For a while now I have been hearing a buzz about a children’s game called "Hedbanz". So naturally, (being the curious SLP that I am), I had to buy it.
I wanted to see the speech & language opportunities awaiting inside the box.
And it did NOT disappoint!
Hedbanz is a game that is absolutely perfect for eliciting language!
The ideas that could be hatched from this game are limitless, so use this as a guide and create your own ideas as well!
With most kids on your caseload, you could just play the game, by the rules, and you would have some wonderful material for language goals.
So if you want to stop reading, then just go purchase the game.
But if you are an overachiever like myself, please read on! (And if you are an SLP you are by nature an overachiever. So hello, everyone.)
Tweak the game a little so that one child has a card on his/her head at a time.
The other students in the room give one clue about the card… “It is brown”, “It is an animal”, “It is yummy”.
This turns the game into an expressive (descriptive) task for the students without the card, and a receptive task for the student with the card.
Tweak it again so that only the child knows what card they have and they have to give descriptions to you and/or the other students. This is great for using descriptive language.
Have the child flip over a card and make sentences out of each picture.
Shuffle all the cards and place the stack face down on the table. Start a story like this: "Once upon a time I went on a trip..."
The children will take turns choosing a card from the top of the pile and each student adds another sentence to the story based on the picture they draw from the pile.
You can do this with one student or many.
For homework, make copies of a few of the cards (6-8) and send with the student.
Many of these games will be fun for the kids to play with their families!
Print this emotions card set on thicker cardstock and laminate to use with games such as Headbanz™, as a matching game (print two copies), or use as visual supports to teach emotional regulation.
The colors were intentionally chosen to align with my favorite emotional regulation materials created by Leah Kuypers (Zones of Regulation®).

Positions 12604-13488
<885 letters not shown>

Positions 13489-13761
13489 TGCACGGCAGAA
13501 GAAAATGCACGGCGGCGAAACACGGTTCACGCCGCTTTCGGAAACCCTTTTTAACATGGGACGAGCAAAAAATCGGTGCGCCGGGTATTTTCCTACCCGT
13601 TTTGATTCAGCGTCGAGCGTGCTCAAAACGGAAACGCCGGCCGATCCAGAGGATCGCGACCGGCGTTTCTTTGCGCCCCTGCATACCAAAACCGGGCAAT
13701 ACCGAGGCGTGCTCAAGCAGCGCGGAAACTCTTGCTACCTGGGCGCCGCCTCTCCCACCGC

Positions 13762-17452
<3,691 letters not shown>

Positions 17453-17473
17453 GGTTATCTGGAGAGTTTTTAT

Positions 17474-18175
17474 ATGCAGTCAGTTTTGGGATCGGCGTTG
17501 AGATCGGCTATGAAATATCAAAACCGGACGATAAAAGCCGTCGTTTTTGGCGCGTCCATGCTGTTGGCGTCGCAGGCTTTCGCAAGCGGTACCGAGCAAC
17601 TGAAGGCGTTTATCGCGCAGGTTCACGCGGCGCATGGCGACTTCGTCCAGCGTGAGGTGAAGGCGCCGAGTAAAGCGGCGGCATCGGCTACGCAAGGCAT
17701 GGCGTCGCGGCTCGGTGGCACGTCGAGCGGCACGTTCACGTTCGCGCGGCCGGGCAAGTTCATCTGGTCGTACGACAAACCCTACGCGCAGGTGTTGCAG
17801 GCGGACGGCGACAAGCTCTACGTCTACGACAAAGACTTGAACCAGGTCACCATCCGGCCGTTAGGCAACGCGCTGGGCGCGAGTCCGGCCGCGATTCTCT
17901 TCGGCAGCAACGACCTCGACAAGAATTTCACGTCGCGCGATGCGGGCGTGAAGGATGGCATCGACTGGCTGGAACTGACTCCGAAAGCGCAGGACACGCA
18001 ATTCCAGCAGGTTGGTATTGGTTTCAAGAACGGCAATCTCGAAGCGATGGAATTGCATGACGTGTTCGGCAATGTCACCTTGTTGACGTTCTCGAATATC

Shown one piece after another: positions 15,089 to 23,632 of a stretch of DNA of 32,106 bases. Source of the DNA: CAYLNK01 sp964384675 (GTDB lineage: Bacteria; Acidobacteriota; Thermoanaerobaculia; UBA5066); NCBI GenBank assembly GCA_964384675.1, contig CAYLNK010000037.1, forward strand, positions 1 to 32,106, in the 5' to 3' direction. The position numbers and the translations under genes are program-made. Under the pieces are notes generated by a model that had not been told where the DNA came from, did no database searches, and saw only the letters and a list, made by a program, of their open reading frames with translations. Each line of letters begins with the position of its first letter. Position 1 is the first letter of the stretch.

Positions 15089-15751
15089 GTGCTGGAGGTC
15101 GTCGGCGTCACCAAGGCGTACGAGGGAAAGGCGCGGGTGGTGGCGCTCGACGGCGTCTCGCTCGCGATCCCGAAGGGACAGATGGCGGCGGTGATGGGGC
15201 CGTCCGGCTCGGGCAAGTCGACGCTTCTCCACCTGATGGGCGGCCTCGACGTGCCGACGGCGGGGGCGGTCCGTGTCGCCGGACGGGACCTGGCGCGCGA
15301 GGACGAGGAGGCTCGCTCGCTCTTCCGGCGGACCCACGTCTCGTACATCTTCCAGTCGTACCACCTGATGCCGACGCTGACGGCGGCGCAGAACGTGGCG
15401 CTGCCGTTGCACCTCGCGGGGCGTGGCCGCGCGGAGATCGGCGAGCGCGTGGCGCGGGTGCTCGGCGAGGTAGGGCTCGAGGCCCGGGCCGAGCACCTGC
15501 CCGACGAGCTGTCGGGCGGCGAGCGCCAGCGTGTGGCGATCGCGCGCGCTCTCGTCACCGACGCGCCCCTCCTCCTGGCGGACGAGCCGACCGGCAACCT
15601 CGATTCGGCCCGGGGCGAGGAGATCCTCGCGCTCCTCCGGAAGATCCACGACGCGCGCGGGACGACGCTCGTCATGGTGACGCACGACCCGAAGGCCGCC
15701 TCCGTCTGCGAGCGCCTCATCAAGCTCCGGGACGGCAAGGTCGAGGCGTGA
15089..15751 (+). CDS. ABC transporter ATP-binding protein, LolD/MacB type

Students have 2 (or more) ways to play:
1. Players imitate the emotion to have the player guess what emotion is on the card.
2. Players give examples of when he/she felt that way.
Sort the cards by category...Food, Animals, Bugs, and Things
Create less concrete categories...like things you could use to make a fort, things that you can ride, things that you have in your home, etc.
Use the cards to make silly sentences about prepositions.
Place the goat card over the ice cream card and make a sentence that says "The goat is OVER the ice cream."
Use the prepositions OVER, UNDER, BY, & ON.
Choose two cards and lay them side by side.
This works well with cards from the same category, but it does increase difficulty level if they are not closely related.
Have the child talk about things that make the items the same and different.
After making a list, make a diagram like this...
The things that make them the same go between the items, and the things that make them different go on the opposite side.
This is a great visual to help the child understand similarities and differences.
Thanks to the carrier phrase "I am a" at the top of each card, this is an excellent built-in fluency activity.
Simply have the child pick up a card and read it using soft onset and slow speech.
Make two piles with the cards: the phrases that were fluent and the phrases that weren’t.
When disfluencies are present, talk about what happened.
"Did you feel your mouth starting softly?"
"Do you think that came out too fast?"
They will feel proud as they see the "fluent" pile building.
Playing the game by the rules is also a great fluency exercise for students with more advanced fluency goals.
Although you could get creative using a carrier phrase + picture card with your target phonemes, I would just as soon use this game as a reinforcement for tons of drill.
For every ___ productions, we get to play a round of Hedbanz.
We would love to hear your ideas too!
Let us know about fun variations you have tried with your students.
Click below to see contributions from other visitors to this page...
The child I teach has difficultly asking descriptive questions so the Headbanz game can be tricky for them to use. I felt that using pictures with a recognizable …
One of my older students with autism is working on explaining ideas & concepts to his peers, so I had him choose a game & change the rules, then teach …
SLP Not rated yet
I have used the Headbanz game in some of the ways mentioned above but this article was VERY useful in figuring out other ways to use it. THANK YOU!! For …
Headbandz for auditory memory Not rated yet
I used this game is it's suggested and it words as a great game for building auditory memory skills. Child asks questions and then has to remember answers …
I love this, but.. Not rated yet
I have been playing these games for a long time. They can be played with any cards (artic, verbing, prepositions). The one major change I make is that …
Charades Version Not rated yet
The kids loved doing a Charades version too. Acting out what was on their classmates head for them to guess. That way they get to get up and move …
SLP Not rated yet
I use content area words and have the kids help create the cards on index cards and then we play as we prepare for the test. i.e. colonial hed banz …
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